Common Name: fiddle-leaf fig
Type: Broadleaf evergreen
Native Range: Tropical western and central Africa
Zone: 10 to 12
Height: 60.00 to 100.00 feet
Spread: 30.00 to 60.00 feet
Bloom Time: Rarely flowers indoors
Sun: Part shade
Winter hardy to USDA Zones 10-12. Grow as a houseplant in St. Louis. Easily grown in a soil-based potting mix. Site indoors in bright indirect light or part shade with protection from afternoon sun. Water regularly during the growing season. Avoid overwatering. Reduce watering from fall to late winter.
Ficus lyrata, commonly called fiddle-leaf fig or banjo fig, is native to Africa. It is a broadleaf evergreen tree that may grow to 60-100’ tall in its native habitat. It is sometimes grown in the tropics as an ornamental shade tree. In colder climates, this is a popular houseplant that typically grows to 2-10’ tall. It is noted for its large, lyre-shaped, dark green leaves (to 18” long) which resemble the shape of a violin (fiddle). In its native habitat, globular figs (to 1.25” diameter) appear solitary or in pairs on mature trees. Fruit is rarely seen on plants outside of the native habitat. Stems have a milky sap.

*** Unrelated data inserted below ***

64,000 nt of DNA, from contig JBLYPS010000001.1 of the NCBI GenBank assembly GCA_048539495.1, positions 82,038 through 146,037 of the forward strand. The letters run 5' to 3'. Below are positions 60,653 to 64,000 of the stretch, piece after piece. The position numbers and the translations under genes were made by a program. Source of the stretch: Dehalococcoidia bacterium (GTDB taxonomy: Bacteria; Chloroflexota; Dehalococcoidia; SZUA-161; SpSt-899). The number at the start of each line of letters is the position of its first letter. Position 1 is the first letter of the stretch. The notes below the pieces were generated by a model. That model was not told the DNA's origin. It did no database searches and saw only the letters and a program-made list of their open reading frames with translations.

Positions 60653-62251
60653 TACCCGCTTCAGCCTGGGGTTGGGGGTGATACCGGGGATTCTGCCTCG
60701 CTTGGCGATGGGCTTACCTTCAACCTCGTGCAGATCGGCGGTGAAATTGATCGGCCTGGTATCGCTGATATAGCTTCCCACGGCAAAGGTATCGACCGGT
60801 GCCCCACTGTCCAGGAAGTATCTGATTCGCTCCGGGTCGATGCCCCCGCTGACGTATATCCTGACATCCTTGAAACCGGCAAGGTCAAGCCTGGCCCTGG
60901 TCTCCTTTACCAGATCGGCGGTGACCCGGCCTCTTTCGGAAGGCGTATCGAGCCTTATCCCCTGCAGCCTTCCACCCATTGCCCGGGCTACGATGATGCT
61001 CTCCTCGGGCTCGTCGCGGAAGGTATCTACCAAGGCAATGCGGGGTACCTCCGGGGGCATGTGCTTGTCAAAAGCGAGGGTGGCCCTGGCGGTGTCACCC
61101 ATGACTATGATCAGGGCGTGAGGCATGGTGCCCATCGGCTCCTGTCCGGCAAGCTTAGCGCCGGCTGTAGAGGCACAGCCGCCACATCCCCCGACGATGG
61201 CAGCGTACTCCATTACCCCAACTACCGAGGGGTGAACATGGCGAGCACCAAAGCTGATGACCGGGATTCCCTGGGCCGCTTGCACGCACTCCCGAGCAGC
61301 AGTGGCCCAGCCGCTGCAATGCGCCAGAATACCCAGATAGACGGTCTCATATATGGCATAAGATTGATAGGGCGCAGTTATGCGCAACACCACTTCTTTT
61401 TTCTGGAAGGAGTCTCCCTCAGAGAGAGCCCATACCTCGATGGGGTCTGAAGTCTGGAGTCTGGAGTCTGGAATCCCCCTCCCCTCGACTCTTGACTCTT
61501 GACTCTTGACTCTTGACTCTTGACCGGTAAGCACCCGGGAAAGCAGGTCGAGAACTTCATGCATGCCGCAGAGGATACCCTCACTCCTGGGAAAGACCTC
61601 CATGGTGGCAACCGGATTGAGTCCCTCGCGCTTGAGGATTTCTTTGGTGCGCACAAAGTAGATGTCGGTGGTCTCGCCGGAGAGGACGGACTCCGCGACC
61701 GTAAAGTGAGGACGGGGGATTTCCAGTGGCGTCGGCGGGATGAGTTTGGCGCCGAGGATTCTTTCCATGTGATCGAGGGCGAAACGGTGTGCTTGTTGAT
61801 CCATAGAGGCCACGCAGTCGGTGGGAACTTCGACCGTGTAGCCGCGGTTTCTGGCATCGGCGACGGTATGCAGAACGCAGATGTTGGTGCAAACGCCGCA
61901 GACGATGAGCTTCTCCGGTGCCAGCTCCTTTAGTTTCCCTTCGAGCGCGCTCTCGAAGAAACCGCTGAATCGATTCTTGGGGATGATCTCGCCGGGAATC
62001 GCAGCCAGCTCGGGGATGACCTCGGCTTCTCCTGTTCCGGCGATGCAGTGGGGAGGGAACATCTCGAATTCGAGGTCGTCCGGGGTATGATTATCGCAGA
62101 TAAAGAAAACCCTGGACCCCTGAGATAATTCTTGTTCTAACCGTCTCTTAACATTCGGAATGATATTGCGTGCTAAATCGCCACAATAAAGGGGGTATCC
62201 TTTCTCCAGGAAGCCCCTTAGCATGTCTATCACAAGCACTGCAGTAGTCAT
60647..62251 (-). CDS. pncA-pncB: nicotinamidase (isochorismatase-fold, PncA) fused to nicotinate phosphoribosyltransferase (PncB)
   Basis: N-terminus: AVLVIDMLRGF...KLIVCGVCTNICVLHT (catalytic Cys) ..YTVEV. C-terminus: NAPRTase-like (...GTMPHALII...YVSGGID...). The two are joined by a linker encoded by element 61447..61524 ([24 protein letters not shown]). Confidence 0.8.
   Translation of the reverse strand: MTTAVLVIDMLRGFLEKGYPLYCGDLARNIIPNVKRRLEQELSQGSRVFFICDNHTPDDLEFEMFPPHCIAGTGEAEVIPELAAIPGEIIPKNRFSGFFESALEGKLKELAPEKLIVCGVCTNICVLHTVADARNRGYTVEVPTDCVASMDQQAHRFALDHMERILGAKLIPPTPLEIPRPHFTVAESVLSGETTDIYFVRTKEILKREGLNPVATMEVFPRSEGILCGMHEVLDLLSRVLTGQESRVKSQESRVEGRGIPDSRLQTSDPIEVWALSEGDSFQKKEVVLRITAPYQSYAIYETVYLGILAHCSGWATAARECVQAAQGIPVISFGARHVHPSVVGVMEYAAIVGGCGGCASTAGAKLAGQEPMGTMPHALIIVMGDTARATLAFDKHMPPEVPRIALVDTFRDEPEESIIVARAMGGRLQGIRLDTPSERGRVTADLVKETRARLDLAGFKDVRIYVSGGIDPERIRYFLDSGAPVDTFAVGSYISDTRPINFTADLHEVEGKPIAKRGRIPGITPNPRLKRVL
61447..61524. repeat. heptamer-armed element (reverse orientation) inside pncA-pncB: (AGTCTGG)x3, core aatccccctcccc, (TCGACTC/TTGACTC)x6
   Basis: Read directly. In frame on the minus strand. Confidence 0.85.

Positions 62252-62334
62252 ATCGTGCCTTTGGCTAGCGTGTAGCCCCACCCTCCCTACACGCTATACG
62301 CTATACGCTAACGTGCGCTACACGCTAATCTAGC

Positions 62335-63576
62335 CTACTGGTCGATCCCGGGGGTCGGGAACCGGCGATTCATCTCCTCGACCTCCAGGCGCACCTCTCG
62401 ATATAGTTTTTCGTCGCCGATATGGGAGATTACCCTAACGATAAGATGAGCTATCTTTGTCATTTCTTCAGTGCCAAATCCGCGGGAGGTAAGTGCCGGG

Genus name comes from the Latin name for Ficus carica the edible fig.
Specific epithet refers to the lyrate shape of the leaf that suggest the shape of a lyre.
No serious insect or disease problems. Watch for scale, aphids, mealybugs, thrips and spider mites.
Houseplant in St. Louis area.